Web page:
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Home Articles posted by Pedro A. Villarreal

Public International Law and the 2018-2019 Ebola Outbreak in the Democratic Republic of Congo

Published on August 1, 2019        Author: 

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On 17 July, 2019, the World Health Organization (WHO)’s Director-General declared, under Article 12 of the International Health Regulations (IHR), that the Ebola outbreak in the Democratic Republic of Congo (DRC) constitutes a Public Health Emergency of International Concern (PHEIC). The declaration took place after an Emergency Committee issued its advice in the same sense.

The aftermath of the PHEIC declaration has given way to questions about what exactly its implications –legal and otherwise– are. Some of the general features of PHEICs are described elsewhere. In turn, this post provides a closer look at the underlying legal regime of the IHR, with an emphasis on provisions related to the declaration of a PHEIC. Afterwards, a brief account of the current situation in the DRC Ebola outbreak is provided. Lastly, some of the potential consequences, legal and otherwise, of a PHEIC declaration are discussed.  

The Legal Regime of PHEICs

The IHR were approved at the 58th World Health Assembly in 2005, in accordance with Article 21 of the Constitution of the WHO. This provision gives the World Health Assembly the authority to issue regulations, inter alia, in the subject of “procedures designed to prevent the international spread of disease”. Notably, the IHR do not require further ratification by states to enter into force, rather only a two-thirds majority vote in the World Health Assembly (Article 60a Constitution of the WHO). Regulations adopted under this procedure become binding for all WHO Member States, with the exception of those which explicitly “opt out”. The IHR entered into force in 2007, and are currently binding for all 194 WHO Member States and Liechtenstein. Read the rest of this entry…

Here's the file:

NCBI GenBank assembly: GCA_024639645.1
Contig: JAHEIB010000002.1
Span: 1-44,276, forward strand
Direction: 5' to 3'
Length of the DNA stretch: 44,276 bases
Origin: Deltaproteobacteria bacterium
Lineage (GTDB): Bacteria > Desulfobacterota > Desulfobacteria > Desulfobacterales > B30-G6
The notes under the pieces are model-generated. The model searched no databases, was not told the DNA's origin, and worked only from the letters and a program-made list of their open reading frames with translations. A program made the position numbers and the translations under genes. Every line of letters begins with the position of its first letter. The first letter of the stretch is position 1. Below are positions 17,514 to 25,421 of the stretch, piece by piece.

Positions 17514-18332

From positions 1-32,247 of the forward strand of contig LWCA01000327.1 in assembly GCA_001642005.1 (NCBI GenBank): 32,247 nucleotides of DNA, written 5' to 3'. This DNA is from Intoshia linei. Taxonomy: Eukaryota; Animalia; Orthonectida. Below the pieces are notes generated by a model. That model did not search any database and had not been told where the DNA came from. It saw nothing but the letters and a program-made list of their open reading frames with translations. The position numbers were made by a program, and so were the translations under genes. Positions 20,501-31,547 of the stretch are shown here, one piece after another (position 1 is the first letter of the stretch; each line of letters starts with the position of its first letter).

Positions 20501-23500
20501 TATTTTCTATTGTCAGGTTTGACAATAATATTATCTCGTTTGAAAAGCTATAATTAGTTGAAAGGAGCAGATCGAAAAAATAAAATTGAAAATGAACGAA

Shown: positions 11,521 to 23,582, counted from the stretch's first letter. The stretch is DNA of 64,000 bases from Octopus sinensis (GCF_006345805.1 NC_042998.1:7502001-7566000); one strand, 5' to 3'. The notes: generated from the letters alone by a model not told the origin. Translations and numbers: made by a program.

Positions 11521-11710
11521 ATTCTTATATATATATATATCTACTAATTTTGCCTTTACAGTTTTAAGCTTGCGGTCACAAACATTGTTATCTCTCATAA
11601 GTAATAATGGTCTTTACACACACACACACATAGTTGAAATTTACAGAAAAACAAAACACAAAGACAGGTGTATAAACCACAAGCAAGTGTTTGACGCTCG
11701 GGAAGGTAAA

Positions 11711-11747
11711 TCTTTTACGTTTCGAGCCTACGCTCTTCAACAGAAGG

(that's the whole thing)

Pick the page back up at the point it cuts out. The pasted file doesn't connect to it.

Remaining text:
Filed under: EJIL Analysis
 

The Renegotiated “NAFTA”: What Is In It for Labor Rights?

Published on October 11, 2018        Author:  and

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On 1 October 2018, the draft text of the United States-Mexico-Canada Agreement (Draft USMCA), the North American Free Trade Agreement (NAFTA)’s successor, was published on the official website of the United States Trade Representative. The Agreement has still some way to go though, including extensive legal ‘scrubbing’ by national authorities and, most importantly, approval by the corresponding national legislatures, which is likely to give rise to intense controversies. Much of the debate surrounding the Agreement so far has revolved around its labor implications, with US Trade Representative Robert Lighthizer stating that the renegotiations’ objective was, among others, “to better serve the interests of our workers”.

Against this backdrop, this post takes a look at the Draft USMCA’s labor rights dimension. It analyzes the Draft USMCA’s Labor Chapter and also reviews certain other chapters that are relevant from a labor rights perspective. The main argument is that, while the Draft USMCA entails some interesting legal innovations, the opportunity to address the main structural problems of US trade agreements to date in terms oflabor rights has largely been missed.

What is new in Draft USMCA’s Labor Chapter?

When the NAFTA was adopted in 1993, one of its novelties was the accompanying labor side agreement, which is still in force. At its core, it required parties to enforce their own domestic labor law, set up a Commission for Labor Cooperation, and established a complaint mechanism for third parties. It also allowed, in certain cases, for state-to-state arbitral dispute settlement with possibilities to impose limited fines as a last resort measure. The fate of NAFTA’s labor side agreement, which the Draft USMCA, as it stands, does not refer to, remains unclear.

Read the rest of this entry…

 
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